Volume 25, Issue 1 (April & May- 2022)                   J Arak Uni Med Sci 2022, 25(1): 120-133 | Back to browse issues page


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Tartibian B, Fasihi L, Eslami R. Correlation Between Serum Calcium, Phosphorus, and Alkaline Phosphatase Indices With Lumbar Bone Mineral Density In Active And Inactive Postmenopausal Women. J Arak Uni Med Sci 2022; 25 (1) :120-133
URL: http://jams.arakmu.ac.ir/article-1-7052-en.html
1- Department of Exercise Physiology, Faculty of Physical Education and Sport Science, University of Allameh Tabataba’i, Tehran, Iran.
2- Department of Exercise Physiology, Faculty of Physical Education and Sport Science, University of Allameh Tabataba’i, Tehran, Iran. , l_fasihi@atu.ac.ir
Abstract:   (774 Views)
Background and Aim Menopause is a period in a woman’s life that can be physically damaging. However, its effect on bone mineral density is still debatable. This study investigated the relationship between serum calcium, phosphorus, and alkaline phosphatase indices with lumbar bone mineral density in active and inactive postmenopausal women.
Methods & Materials The number of subjects was 55 active postmenopausal women and 60 inactive postmenopausal women aged 45 to 85 years. Serum indices of calcium, phosphorus, and alkaline phosphatase and anthropometric of the subjects were measured. The Pearson correlation coefficient test was used to analyze the research data. SPSS software v. 26 was used to analyze the data.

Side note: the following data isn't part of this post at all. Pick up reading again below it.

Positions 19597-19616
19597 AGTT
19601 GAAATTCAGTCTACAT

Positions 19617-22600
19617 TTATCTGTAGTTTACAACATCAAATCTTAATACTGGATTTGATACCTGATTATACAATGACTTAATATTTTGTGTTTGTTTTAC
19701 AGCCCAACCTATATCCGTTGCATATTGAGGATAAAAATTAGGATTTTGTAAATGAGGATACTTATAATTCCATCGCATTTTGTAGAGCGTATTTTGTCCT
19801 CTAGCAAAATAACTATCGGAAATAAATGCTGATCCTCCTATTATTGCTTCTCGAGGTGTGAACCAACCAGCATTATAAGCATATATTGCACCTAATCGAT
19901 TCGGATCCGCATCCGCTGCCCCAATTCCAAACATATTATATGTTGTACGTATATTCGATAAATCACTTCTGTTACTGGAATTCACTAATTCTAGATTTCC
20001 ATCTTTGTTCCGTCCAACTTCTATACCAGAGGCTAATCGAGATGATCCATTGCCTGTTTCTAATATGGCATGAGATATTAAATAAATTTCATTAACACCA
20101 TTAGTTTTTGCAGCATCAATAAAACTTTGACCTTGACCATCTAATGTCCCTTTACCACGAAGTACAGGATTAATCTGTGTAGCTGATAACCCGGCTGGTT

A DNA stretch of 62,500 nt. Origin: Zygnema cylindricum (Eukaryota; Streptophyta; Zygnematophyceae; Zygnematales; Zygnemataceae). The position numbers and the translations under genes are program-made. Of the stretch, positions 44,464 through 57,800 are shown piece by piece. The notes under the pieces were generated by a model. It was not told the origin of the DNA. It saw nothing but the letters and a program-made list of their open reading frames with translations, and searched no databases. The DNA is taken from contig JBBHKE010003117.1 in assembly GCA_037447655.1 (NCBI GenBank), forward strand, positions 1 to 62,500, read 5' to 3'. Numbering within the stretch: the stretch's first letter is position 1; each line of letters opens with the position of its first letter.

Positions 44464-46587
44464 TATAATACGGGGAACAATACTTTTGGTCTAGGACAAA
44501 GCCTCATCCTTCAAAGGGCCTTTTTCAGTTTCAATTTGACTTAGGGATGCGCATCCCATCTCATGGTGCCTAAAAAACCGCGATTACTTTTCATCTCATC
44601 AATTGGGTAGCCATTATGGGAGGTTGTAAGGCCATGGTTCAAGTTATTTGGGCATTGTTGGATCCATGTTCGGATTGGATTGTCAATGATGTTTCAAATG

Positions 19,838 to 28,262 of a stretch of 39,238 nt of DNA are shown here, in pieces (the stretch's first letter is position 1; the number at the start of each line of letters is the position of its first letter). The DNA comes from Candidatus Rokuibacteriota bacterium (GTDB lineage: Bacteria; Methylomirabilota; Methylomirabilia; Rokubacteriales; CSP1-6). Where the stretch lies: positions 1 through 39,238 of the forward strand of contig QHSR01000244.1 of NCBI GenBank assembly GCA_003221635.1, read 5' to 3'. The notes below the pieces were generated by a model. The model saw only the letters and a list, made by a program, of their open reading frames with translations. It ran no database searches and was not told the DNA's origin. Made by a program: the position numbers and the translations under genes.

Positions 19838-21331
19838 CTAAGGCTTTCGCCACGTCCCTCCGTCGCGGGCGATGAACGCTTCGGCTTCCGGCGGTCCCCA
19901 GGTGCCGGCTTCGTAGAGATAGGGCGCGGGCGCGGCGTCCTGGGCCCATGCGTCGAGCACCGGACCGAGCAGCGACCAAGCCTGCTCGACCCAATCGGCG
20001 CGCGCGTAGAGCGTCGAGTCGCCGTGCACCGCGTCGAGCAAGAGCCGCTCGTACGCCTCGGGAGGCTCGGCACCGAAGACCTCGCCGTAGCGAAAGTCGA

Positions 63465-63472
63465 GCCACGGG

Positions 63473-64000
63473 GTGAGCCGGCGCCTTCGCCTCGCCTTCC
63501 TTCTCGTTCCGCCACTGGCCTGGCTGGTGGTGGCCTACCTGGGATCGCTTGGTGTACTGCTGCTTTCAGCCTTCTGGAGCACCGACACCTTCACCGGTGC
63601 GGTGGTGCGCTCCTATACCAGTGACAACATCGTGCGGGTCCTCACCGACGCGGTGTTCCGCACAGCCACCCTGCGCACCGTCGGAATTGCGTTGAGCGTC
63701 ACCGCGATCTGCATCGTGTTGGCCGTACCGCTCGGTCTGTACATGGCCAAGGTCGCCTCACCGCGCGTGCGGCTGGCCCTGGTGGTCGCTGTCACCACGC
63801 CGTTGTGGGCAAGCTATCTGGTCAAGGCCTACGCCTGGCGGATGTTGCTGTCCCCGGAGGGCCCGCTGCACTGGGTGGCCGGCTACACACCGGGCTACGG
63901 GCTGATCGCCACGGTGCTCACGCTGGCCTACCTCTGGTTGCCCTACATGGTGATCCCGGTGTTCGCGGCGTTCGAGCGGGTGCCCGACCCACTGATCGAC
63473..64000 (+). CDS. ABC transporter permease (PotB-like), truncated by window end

Ethical Considerations This study was approved by the Research Ethics Committee of Allameh Tabataba’i University with code IR.ATU.REC.1399.038.
Results The results showed a significant correlation between serum levels of alkaline phosphatase (P=0.021), calcium (P=0.019), and phosphorus (P=0.011) with lumbar bone mineral density in active postmenopausal women and also between body mass index with lumbar bone mineral density in both groups of active (P=0.014) and inactive (P=0.038) postmenopausal women. No significant relationship was found between other indicators.
Conclusion According to the results of the present study, being active may have had beneficial effects on bone metabolism and has led to a better state of bone mineral density. It may also help to use these blood and anthropometric variables in identifying people at risk for osteoporosis in adulthood and old age.
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Type of Study: Original Atricle | Subject: General
Received: 2021/11/7 | Accepted: 2022/02/22

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